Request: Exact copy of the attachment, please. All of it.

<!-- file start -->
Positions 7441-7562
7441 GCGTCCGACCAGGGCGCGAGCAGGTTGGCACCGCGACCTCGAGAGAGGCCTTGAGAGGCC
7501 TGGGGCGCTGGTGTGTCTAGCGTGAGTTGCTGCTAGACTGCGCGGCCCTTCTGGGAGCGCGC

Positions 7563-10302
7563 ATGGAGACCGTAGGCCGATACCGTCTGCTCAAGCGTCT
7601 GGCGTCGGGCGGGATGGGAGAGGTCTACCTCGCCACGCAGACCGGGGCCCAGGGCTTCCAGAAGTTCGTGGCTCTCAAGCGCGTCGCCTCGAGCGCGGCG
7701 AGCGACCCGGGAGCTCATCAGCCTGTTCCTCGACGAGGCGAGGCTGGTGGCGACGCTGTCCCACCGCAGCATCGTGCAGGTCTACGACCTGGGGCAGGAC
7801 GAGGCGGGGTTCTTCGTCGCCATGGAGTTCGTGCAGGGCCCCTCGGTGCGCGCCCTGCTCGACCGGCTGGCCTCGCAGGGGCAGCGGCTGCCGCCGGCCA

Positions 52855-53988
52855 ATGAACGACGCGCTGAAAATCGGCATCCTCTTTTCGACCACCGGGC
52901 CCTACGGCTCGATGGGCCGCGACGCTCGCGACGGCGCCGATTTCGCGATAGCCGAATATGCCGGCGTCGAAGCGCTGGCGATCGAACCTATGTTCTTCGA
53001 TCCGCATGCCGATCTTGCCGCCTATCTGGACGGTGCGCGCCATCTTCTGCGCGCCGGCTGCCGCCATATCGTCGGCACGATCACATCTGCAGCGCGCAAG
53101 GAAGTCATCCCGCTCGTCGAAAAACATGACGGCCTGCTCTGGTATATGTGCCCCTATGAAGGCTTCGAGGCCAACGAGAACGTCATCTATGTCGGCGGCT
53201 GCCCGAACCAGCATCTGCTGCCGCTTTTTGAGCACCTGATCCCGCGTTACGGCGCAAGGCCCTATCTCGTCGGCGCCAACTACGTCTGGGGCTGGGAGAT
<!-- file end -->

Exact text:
Positions 7441-7562
7441 GCGTCCGACCAGGGCGCGAGCAGGTTGGCACCGCGACCTCGAGAGAGGCCTTGAGAGGCC
7501 TGGGGCGCTGGTGTGTCTAGCGTGAGTTGCTGCTAGACTGCGCGGCCCTTCTGGGAGCGCGC

Positions 7563-10302
7563 ATGGAGACCGTAGGCCGATACCGTCTGCTCAAGCGTCT
7601 GGCGTCGGGCGGGATGGGAGAGGTCTACCTCGCCACGCAGACCGGGGCCCAGGGCTTCCAGAAGTTCGTGGCTCTCAAGCGCGTCGCCTCGAGCGCGGCG
7701 AGCGACCCGGGAGCTCATCAGCCTGTTCCTCGACGAGGCGAGGCTGGTGGCGACGCTGTCCCACCGCAGCATCGTGCAGGTCTACGACCTGGGGCAGGAC
7801 GAGGCGGGGTTCTTCGTCGCCATGGAGTTCGTGCAGGGCCCCTCGGTGCGCGCCCTGCTCGACCGGCTGGCCTCGCAGGGGCAGCGGCTGCCGCCGGCCA

Positions 52855-53988
52855 ATGAACGACGCGCTGAAAATCGGCATCCTCTTTTCGACCACCGGGC
52901 CCTACGGCTCGATGGGCCGCGACGCTCGCGACGGCGCCGATTTCGCGATAGCCGAATATGCCGGCGTCGAAGCGCTGGCGATCGAACCTATGTTCTTCGA
53001 TCCGCATGCCGATCTTGCCGCCTATCTGGACGGTGCGCGCCATCTTCTGCGCGCCGGCTGCCGCCATATCGTCGGCACGATCACATCTGCAGCGCGCAAG
53101 GAAGTCATCCCGCTCGTCGAAAAACATGACGGCCTGCTCTGGTATATGTGCCCCTATGAAGGCTTCGAGGCCAACGAGAACGTCATCTATGTCGGCGGCT
53201 GCCCGAACCAGCATCTGCTGCCGCTTTTTGAGCACCTGATCCCGCGTTACGGCGCAAGGCCCTATCTCGTCGGCGCCAACTACGTCTGGGGCTGGGAGAT